With such a positive report card, we suspect you’re wondering where the “but?” comes in. There are precious few compromises, but you do make some for the GTE’s cause. The boot capacity’s slightly smaller than most other Golfs as there’s no underfloor space (instead there’s battery gubbins). There’s that slightly harder ride we’ve already mentioned. And unlike the fully electric e-Golf, the Golf GTE can’t use the roadside DC fast chargers. Still, its smaller battery pack means it charges up in just 3 hours 45 minutes from a 13A house plug. Or 2 hours 15 from a wallbox arrangement.

The big surprise is that while you’ll be thinking you pay more for the privilege of the new tech, that’s not necessarily the case. The GTE starts at £33,035, but can be had currently for £28,035 thanks to the UK Government’s £5,000 Plug-in car grant. Which compares favourably with £27,590 for the regular diesel GTD in 5-door form (the GTE only comes as a 5-door).

For that price, you get all the usual Golf accoutrements, and an exterior design package and interior trim that mirrors the GTi and GTD – including those great seats with their tartan-like trim. The only difference with the GTE is that the highlight elements are blue, rather than red or grey.

We do wish VW had made the navigation system standard, with a function to see how far you can get on electric charge alone. Instead you get a 5.8-inch touchscreen as standard, with DAB, SD card readers and a multi-device input connector. But you’ll need to stump up £1,765 for Discover Navigation Pro to get all the full navigation functions, along with an 8-inch screen, 64GB hard drive, traffic sign recognition and traffic information. We suggest you might also add the £360 winter pack for heated seats – as this is a much more efficient way of warming yourself up than using the car’s air con unit to heat the entire cabin, especially when you’re running on battery power.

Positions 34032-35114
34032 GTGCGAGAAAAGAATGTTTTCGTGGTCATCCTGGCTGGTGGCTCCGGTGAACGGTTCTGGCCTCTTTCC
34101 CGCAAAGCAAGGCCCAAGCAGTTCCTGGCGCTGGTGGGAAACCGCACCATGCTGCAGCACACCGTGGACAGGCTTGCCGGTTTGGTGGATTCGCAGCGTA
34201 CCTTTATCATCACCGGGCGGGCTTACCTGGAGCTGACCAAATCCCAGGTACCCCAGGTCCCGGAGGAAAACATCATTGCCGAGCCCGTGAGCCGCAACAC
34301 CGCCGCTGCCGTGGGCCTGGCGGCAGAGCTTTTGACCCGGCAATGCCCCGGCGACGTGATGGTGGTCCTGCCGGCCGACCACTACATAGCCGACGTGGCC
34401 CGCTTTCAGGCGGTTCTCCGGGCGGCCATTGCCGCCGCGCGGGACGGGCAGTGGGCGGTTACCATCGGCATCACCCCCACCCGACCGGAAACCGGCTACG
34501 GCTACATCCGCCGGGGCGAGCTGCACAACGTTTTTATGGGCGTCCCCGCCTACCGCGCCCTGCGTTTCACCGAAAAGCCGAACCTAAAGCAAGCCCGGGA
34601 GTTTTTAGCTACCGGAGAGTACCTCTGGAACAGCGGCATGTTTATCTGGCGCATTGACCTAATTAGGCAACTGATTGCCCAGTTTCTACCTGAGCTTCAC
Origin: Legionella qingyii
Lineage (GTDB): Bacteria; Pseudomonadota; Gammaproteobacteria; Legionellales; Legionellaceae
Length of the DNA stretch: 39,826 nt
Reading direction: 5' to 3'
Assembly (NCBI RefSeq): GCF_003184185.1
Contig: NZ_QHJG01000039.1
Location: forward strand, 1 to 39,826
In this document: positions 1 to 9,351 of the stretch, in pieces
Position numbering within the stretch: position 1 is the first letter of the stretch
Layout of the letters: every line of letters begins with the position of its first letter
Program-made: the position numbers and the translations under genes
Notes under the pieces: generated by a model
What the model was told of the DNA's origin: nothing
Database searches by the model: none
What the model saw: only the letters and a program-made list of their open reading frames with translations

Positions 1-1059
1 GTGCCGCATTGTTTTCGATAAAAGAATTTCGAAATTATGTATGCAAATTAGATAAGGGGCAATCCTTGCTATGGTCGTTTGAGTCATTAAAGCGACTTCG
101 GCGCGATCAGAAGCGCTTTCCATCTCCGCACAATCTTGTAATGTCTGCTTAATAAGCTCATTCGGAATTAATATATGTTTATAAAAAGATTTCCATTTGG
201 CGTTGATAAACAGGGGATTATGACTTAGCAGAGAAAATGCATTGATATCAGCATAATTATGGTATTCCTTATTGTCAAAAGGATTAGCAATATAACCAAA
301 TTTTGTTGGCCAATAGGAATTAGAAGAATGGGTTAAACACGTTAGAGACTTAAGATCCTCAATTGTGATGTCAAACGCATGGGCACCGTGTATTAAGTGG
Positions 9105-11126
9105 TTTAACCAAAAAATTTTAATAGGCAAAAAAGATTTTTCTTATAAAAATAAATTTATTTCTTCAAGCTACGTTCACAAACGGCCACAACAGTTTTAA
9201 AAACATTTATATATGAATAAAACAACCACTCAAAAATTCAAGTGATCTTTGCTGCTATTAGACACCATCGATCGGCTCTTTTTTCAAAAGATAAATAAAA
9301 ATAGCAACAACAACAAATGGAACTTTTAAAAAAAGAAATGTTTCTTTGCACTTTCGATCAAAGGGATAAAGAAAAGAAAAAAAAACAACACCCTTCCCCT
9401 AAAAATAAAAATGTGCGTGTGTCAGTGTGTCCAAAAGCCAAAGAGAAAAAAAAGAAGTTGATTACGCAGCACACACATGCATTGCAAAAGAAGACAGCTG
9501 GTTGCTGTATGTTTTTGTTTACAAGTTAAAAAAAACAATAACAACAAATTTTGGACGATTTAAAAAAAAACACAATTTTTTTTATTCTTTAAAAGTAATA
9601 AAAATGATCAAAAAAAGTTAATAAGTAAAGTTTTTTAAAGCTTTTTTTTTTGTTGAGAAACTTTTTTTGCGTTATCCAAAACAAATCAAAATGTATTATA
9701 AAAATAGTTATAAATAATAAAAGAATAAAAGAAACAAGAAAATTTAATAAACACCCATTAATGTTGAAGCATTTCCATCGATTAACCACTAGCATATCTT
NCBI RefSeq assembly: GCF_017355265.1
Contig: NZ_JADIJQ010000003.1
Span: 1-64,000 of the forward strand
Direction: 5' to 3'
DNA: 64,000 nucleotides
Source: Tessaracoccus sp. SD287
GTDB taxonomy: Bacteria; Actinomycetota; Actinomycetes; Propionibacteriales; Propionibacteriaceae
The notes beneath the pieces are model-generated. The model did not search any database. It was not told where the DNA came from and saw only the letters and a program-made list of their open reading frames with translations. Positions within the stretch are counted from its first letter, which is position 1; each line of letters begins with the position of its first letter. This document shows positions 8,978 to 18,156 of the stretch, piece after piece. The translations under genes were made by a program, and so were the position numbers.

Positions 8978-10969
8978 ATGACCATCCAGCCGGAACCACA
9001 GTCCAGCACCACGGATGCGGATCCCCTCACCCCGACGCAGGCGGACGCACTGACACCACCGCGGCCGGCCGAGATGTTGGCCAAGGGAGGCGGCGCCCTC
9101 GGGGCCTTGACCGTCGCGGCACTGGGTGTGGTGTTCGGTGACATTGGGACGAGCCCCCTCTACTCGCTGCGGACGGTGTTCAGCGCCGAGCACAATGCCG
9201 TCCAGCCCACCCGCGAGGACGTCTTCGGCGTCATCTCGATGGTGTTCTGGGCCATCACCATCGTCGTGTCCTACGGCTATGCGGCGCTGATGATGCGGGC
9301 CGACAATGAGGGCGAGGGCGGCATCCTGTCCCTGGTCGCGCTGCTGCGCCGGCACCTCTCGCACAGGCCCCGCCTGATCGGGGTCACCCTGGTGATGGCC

Small moans about spec aside, the Golf GTE represents a very appealing proposition. It lacks the stand-out futuristic feel of something like a BMW i3. But nonetheless it is a very appealing way of driving an advanced powertrain car – it asks very few compromises, and keenly priced as it is, represents a very interesting alternative to the other performance Golfs. What’s more, if you’re a company car driver it will certainly save you money in tax.

Most pleasing about it, is that Volkswagen has produced a car that not only provides a more efficient, electrified means of getting around, but one that’s still ultimately fun to drive and provides the feel good factor that its petrol and diesel GT siblings have in spades. Given they’re all so good, the only challenge if you’re choosing a new performance Golf, is to decide exactly how you want it to be powered.
Joe is Pocket-lint’s car editor; a role he recently moved into having written about cars for the site since 2010. Joe has a Masters in Car Design and has been working in the automotive industry for over 12 years. Joe worked for Ford in North America, before becoming a consultant to the car industry – specialising in developing future strategies and conducting user research. Previously he’s worked with brands from Audi to Volvo from his base near Leeds, UK. A regular at the major global auto shows, Joe has been a commentator and journalist for over 10 years, and besides Pocket-lint has written about design, cars and technology for Car Design News, Stuff, Core77, The Guardian and Wired. He’s also lectured internationally and teaches on the Vehicle Design Course at London’s Royal College of Art. As Pocket-lint’s primary car guy, he’s driven almost every important new car over the past five years and is fascinated by the way cars and technology are coming together. He’s just finished writing a chapter in a book about Autonomous cars, too. He likes the fact that his work allows him to further his love of travel, is a hopeless Apple addict and outside of work is busy being sleep deprived by two young sons, trying to keep his old Alfa Romeo working and wondering where to store a growing collection of trainers. He wants to run, but currently doesn’t.